Thurgood Marshall


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Marshall, Thurgood,

1908–93, U.S. lawyer and associate justice of the U.S. Supreme Court (1967–91), b. Baltimore. He received his law degree from Howard Univ. in 1933. In 1936 he joined the legal staff of the National Association for the Advancement of Colored People. As its chief counsel (1938–61), he argued more than 30 cases before the U.S. Supreme Court, successfully challenging racial segregation, most notably in higher education. His presentation of the argument against the "separate but equal" doctrine achieved its greatest impact with the landmark decision handed down in Brown v. Board of Education of TopekaBrown v. Board of Education of Topeka, Kans.,
case decided by the U.S. Supreme Court in 1954. Linda Brown was denied admission to her local elementary school in Topeka because she was black.
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 (1954). His appointment to the U.S. Court of Appeals in 1961 was opposed by some Southern senators and was not confirmed until 1962. President Lyndon B. Johnson appointed him to the Supreme Court two years later; he was the first black to sit on the high court, where he consistently supported the position taken by those challenging discrimination based on race or sex, opposed the death penalty, and supported the rights of criminal defendants. His support for affirmative action led to his strong dissent in Regents of the University of California v. BakkeRegents of the University of California v. Bakke,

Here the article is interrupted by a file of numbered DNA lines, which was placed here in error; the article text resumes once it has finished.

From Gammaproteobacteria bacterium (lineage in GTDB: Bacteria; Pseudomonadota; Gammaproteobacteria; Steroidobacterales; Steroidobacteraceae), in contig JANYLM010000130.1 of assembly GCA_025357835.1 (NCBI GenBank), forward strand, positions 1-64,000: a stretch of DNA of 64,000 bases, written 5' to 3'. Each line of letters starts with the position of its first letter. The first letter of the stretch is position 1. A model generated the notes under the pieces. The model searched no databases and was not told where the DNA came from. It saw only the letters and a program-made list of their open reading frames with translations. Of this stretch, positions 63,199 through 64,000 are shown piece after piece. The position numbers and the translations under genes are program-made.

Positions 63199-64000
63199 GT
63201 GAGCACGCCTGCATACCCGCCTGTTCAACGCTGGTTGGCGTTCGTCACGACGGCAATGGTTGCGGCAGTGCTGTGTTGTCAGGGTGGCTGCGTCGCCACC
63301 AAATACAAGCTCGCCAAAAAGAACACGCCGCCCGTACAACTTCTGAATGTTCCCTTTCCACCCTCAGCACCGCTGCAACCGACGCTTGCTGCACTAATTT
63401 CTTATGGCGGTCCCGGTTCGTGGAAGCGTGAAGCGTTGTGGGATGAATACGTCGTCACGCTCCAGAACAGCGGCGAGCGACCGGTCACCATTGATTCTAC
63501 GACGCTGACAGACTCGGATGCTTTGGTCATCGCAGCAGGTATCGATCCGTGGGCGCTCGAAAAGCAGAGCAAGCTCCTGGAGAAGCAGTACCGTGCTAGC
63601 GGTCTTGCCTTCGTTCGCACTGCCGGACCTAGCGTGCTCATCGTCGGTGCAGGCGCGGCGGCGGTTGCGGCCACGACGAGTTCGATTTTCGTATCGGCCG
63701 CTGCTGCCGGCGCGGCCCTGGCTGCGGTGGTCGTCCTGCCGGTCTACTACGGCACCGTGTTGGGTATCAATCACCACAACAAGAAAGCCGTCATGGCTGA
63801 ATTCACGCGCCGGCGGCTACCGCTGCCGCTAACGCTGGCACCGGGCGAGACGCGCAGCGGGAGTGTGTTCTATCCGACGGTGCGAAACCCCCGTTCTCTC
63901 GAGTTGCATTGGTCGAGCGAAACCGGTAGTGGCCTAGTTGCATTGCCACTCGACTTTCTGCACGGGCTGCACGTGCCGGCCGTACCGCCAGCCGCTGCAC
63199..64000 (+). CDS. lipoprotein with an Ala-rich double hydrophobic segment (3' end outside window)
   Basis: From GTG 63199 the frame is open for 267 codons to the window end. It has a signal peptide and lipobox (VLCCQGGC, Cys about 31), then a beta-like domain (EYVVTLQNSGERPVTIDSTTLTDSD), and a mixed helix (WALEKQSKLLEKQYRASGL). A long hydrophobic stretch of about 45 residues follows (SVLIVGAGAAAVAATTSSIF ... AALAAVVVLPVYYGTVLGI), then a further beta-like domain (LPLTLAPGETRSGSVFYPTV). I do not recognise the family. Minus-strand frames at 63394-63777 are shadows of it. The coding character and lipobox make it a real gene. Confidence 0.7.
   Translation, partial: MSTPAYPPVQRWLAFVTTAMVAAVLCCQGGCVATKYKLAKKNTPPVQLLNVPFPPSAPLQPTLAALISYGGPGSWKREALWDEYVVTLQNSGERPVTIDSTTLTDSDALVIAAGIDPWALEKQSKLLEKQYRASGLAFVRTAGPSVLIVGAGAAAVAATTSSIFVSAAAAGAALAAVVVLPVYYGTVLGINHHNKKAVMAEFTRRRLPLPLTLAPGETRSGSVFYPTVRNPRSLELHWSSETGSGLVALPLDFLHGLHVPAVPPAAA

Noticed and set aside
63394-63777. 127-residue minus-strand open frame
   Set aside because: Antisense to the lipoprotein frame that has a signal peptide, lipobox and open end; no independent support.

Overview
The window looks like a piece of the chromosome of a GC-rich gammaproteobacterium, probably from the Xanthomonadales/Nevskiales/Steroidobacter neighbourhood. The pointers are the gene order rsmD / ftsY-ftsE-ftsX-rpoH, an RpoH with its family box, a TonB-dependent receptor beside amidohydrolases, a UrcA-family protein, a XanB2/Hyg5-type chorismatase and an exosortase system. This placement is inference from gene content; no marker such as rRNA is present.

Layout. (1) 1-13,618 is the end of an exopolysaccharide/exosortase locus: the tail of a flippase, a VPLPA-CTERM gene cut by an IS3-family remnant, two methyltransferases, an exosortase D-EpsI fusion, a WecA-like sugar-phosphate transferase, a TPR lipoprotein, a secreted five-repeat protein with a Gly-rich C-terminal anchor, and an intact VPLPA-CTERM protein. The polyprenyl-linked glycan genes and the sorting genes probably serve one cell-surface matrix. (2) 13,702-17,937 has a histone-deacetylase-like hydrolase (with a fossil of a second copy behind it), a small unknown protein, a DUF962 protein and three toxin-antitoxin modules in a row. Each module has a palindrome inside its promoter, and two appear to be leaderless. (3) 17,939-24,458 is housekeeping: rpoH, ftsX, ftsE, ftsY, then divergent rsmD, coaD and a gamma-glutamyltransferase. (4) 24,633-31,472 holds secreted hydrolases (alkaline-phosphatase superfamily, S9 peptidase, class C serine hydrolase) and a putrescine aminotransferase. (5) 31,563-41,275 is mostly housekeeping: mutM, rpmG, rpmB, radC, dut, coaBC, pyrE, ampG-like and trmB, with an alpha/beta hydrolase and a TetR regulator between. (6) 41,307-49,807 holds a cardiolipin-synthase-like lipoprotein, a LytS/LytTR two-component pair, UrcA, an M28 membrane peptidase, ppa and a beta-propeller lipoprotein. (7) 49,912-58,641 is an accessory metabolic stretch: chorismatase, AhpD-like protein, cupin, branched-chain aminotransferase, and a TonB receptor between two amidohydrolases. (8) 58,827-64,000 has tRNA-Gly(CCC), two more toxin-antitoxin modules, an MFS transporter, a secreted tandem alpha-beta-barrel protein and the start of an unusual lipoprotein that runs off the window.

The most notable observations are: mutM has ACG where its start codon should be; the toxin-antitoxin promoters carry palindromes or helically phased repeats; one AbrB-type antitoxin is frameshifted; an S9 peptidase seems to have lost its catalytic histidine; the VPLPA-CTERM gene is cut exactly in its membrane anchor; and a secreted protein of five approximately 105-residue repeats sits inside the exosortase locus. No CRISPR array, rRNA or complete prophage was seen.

case decided in 1978 by the U.S. Supreme Court. The Court held in a closely divided decision that race could be one of the factors considered in choosing a diverse student body in university admissions decisions.
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 (1978). As appointments by Presidents Nixon and Reagan changed the outlook of the Court, Marshall found himself increasingly in the minority; in retirement he was outspoken in his criticism of the court.

Bibliography